Of course, changing our work situation doesn’t exactly solve the problem of animals needing daily care while we’re on vacation. Enter the virtue of patience once again – in our ideal world, we have really solid relationships with a few of the neighbor kids and allow them to earn some cash and some mad skills by hiring them as temporary farm hands. Now, granted, this has the potential to be messy (escapee chickens and runaway pups come to mind) and would require a LOT of trust for both parties involved. Trust that takes time to build up. But how cool would it be to be able to provide eggs for all of our neighbors? Or to show rabbits at the fair that were raised not just by me, but by the community?

When I think of homesteading being done this way, it gives me the freedom to dream bigger dreams. This is how it should happen in the city. This is how someone could learn the art of self-sufficiency – by actually reaching out and saying, “I need help. Let’s do this together”.

So, with all of that in mind, tune in tomorrow for our second installation of the Animal Kingdom (aka Johanna’s delusional dreams about being a crazy pet lady).

June 13, 2013

A bit of a lull

After a spring that was WAY too busy for my liking (working two jobs, managing a community garden, and trying to keep up on my own yard), I realized recently that I’ll have a bit of a lull in the next coming weeks. True, there is always work to be done in the community garden, and as soon as the corn gets some height I’ll be planting my melons and pumpkins and pole beans. But other than that, there’s really no upcoming harvesting or preservation, no major planting or digging – just normal maintenance stuff like watering and fertilizing and weeding and mowing the never-ending lawn ;).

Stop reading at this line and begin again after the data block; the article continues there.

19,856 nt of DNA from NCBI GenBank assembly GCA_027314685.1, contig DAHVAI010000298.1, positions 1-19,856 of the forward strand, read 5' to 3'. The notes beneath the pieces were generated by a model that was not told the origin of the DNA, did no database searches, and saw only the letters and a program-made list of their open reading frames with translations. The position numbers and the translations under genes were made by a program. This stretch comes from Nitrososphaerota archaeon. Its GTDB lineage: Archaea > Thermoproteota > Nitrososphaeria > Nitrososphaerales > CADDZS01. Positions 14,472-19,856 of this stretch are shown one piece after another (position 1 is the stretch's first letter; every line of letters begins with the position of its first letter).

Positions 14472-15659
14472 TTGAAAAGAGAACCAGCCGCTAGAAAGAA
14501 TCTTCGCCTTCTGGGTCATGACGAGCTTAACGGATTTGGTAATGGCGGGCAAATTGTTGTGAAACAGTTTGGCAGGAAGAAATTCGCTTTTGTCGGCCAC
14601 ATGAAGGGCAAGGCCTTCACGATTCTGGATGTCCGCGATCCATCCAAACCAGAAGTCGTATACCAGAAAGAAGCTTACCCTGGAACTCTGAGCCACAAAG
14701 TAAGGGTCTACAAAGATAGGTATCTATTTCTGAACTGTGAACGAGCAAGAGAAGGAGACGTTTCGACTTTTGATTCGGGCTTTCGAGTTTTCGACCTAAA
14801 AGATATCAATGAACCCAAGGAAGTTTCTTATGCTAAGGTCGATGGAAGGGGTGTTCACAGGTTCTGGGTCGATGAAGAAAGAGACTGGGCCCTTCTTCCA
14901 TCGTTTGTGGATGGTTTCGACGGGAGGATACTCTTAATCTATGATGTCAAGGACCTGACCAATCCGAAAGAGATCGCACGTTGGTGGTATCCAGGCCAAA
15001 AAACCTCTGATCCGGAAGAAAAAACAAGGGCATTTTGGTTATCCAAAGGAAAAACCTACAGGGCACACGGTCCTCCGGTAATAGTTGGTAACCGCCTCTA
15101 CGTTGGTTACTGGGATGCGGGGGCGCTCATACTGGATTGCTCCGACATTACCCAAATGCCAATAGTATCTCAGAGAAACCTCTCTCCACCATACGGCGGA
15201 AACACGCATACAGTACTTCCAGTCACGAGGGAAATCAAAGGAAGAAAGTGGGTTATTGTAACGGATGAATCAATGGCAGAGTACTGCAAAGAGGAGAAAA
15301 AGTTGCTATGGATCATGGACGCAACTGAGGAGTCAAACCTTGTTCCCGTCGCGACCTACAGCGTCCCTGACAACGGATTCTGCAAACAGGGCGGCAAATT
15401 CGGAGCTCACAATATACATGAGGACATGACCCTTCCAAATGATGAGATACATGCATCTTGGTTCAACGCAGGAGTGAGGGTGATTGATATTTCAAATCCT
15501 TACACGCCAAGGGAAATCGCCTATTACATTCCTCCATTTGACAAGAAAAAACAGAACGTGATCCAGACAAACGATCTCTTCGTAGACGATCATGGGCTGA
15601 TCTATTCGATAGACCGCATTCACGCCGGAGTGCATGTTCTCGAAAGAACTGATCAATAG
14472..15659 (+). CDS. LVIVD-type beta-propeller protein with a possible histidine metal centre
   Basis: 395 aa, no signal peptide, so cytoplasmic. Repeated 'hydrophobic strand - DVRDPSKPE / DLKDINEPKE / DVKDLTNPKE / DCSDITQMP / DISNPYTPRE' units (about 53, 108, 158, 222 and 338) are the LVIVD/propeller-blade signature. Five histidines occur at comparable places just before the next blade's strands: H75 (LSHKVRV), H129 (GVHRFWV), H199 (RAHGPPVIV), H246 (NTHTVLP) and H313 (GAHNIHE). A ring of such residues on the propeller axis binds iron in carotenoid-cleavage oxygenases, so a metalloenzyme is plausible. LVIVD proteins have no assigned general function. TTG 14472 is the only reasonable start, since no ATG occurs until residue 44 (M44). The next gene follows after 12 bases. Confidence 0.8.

All of my major plantings are done until I start seeding some fall crops in late July. The soil has been turned and mulched. The flower beds are doing their thing and starting to look darn good. It even rained quite hard for most of yesterday evening, so I won’t have to worry about watering for a few days. We gave the house a good cleaning last weekend after letting it get away from us for awhile, and now it’s really just general picking up and laundry.

I spent an hour or so just sitting in the porch swing the other night, catching up on some reading. I have to admit, setting up the sitting area in the front of the house has produced exactly the thing we hoped it would – more interaction with our neighbors. I love it.

I want to use this down time wisely, but I also think there’s a lot of value in sitting still when you have the chance to. Like I said, it’s been such a busy spring for both of us. I’m totally fine with “porch swinging” staying around the top of my priority list for awhile.


May 28, 2013

I need your help!

Hey readers! I recently visited a clothing shop in Door County, and they had some awesome Wisconsin-themed t-shirts. Sadly, none of them fit me well, and even though I’m able to alter t-shirts quite easily I couldn’t justify paying a lot of money for something I would have to hack up and tailor.

However, I’ve since decided that it’s high time I get myself something that bears testimony to my love for my great state. To give you an idea of how much I love living here…I almost always cry when I happen upon photos of Wisconsin. Yeah. I’m that much of a sap.

Anyway, this is where you come in! I need some input – with so many designs out there to choose from, I decided to let you all vote for your favorite design. The shirt with the most votes will end up in my closet at some point in the near future. My birthday is at the end of June, for those of you who were curious 😉

So, without further ado, here are the options (click on the links for more pictures):

Option #1:


Option #2:

“Born and Raised”

Option #3:

“Midwest is Best”